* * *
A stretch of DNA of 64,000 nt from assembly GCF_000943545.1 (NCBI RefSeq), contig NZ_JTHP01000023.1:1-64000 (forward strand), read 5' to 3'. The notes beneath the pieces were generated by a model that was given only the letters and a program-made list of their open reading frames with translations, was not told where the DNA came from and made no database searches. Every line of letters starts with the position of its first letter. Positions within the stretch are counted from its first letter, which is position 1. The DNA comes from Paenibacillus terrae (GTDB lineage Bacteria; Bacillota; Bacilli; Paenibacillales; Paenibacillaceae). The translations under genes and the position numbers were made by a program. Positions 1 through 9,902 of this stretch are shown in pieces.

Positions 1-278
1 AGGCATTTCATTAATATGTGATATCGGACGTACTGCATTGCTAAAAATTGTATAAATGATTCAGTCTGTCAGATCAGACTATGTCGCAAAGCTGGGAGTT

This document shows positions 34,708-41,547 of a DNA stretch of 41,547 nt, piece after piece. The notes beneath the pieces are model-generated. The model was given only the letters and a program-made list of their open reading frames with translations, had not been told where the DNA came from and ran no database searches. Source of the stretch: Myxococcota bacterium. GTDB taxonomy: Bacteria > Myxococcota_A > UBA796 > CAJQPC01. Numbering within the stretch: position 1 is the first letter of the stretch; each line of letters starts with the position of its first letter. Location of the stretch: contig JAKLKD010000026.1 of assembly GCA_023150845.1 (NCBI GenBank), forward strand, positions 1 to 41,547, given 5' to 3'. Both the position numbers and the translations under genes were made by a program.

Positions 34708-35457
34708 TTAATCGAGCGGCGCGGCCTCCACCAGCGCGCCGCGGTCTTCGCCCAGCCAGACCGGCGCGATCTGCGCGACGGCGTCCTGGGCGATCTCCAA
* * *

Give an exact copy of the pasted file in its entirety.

A stretch of DNA of 64,000 nt from assembly GCF_000943545.1 (NCBI RefSeq), contig NZ_JTHP01000023.1:1-64000 (forward strand), read 5' to 3'. The notes beneath the pieces were generated by a model that was given only the letters and a program-made list of their open reading frames with translations, was not told where the DNA came from and made no database searches. Every line of letters starts with the position of its first letter. Positions within the stretch are counted from its first letter, which is position 1. The DNA comes from Paenibacillus terrae (GTDB lineage Bacteria; Bacillota; Bacilli; Paenibacillales; Paenibacillaceae). The translations under genes and the position numbers were made by a program. Positions 1 through 9,902 of this stretch are shown in pieces.

Positions 1-278
1 AGGCATTTCATTAATATGTGATATCGGACGTACTGCATTGCTAAAAATTGTATAAATGATTCAGTCTGTCAGATCAGACTATGTCGCAAAGCTGGGAGTT

This document shows positions 34,708-41,547 of a DNA stretch of 41,547 nt, piece after piece. The notes beneath the pieces are model-generated. The model was given only the letters and a program-made list of their open reading frames with translations, had not been told where the DNA came from and ran no database searches. Source of the stretch: Myxococcota bacterium. GTDB taxonomy: Bacteria > Myxococcota_A > UBA796 > CAJQPC01. Numbering within the stretch: position 1 is the first letter of the stretch; each line of letters starts with the position of its first letter. Location of the stretch: contig JAKLKD010000026.1 of assembly GCA_023150845.1 (NCBI GenBank), forward strand, positions 1 to 41,547, given 5' to 3'. Both the position numbers and the translations under genes were made by a program.

Positions 34708-35457
34708 TTAATCGAGCGGCGCGGCCTCCACCAGCGCGCCGCGGTCTTCGCCCAGCCAGACCGGCGCGATCTGCGCGACGGCGTCCTGGGCGATCTCCAA